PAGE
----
Glass Delivery Specialist

Mergers and Acquisitions

In the M&A process two companies are merged to create a new company. This is done for various reasons, including to boost sales, increase efficiency, or discover new markets. A common objective is to achieve synergy in which the combined companies are more effective than they are on their own. M&A involves significant financial investments, so it is important for companies to perform due diligence prior to signing an agreement.

M&A professionals can work with a variety of teams to complete an investment, including legal, accounting and finance specialists. They also utilize tools such as financial analysis and operational models to help determine the value of a potential target. M&A deals are often financed with cash, stock or taking on debt. Leveraged buyouts are when an enterprise of a significant size borrows money from private equity firms to purchase a smaller competitor.

The majority of M&A deals involve companies that are about the same size. Horizontal mergers are the most common kind of merger. Examples include the merging of video game developers with tech hardware companies. In the third wave mergers (1965-1989), companies diversified by purchasing different industries. This was done to lessen the cyclical fluctuations in their revenue streams.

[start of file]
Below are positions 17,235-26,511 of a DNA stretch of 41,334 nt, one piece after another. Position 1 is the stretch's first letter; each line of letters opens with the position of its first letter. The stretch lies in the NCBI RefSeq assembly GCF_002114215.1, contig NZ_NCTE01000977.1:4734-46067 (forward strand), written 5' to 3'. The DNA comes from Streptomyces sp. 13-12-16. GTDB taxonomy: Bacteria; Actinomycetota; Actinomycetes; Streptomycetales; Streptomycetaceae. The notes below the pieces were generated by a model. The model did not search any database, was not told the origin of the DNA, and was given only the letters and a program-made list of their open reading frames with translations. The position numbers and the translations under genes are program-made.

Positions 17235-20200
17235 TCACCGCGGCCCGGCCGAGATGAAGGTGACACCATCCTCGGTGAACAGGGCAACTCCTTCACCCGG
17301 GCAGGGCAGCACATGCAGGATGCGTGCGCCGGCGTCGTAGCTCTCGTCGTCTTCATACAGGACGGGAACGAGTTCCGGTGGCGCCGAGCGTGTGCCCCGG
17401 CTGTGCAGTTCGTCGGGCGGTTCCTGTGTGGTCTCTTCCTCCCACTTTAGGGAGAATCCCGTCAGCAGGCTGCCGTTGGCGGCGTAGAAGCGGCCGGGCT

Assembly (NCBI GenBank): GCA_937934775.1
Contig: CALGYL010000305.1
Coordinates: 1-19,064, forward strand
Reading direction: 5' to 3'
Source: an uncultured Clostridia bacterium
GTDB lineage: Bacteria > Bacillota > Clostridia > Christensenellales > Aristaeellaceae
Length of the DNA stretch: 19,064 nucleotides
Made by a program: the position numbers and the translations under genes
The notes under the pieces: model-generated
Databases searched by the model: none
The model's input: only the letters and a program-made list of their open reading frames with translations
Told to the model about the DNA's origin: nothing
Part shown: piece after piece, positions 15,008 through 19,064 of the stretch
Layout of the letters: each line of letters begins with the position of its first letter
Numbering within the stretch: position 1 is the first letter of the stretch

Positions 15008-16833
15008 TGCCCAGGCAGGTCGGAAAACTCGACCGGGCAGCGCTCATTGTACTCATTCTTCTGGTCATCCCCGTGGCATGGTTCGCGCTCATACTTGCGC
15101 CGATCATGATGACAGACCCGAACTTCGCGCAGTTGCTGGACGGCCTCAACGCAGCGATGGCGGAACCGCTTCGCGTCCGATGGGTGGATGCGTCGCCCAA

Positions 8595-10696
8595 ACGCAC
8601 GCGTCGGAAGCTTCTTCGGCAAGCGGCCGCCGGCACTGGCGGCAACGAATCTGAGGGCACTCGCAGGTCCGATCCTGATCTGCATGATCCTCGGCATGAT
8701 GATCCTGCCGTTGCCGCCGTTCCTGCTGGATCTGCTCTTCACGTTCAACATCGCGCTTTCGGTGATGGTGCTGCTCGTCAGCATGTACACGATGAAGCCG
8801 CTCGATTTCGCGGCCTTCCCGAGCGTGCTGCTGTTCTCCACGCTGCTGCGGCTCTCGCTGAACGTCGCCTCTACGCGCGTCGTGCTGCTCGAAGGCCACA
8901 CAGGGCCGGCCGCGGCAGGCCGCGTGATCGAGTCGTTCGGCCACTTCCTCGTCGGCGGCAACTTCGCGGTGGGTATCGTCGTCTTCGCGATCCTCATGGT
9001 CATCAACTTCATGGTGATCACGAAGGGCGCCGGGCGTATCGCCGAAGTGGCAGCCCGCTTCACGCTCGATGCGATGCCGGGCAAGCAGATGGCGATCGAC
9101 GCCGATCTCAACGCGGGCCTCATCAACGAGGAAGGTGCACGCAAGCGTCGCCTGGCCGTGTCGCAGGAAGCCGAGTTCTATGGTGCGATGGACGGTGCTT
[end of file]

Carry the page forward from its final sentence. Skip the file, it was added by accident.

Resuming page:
One of the biggest pitfalls in M&A is paying too much for the target. This could happen if companies underestimate the time it will take for synergies to be realized or when it adds costs to its purchase price. M&A managers also experience pressure from their team members and intermediaries.

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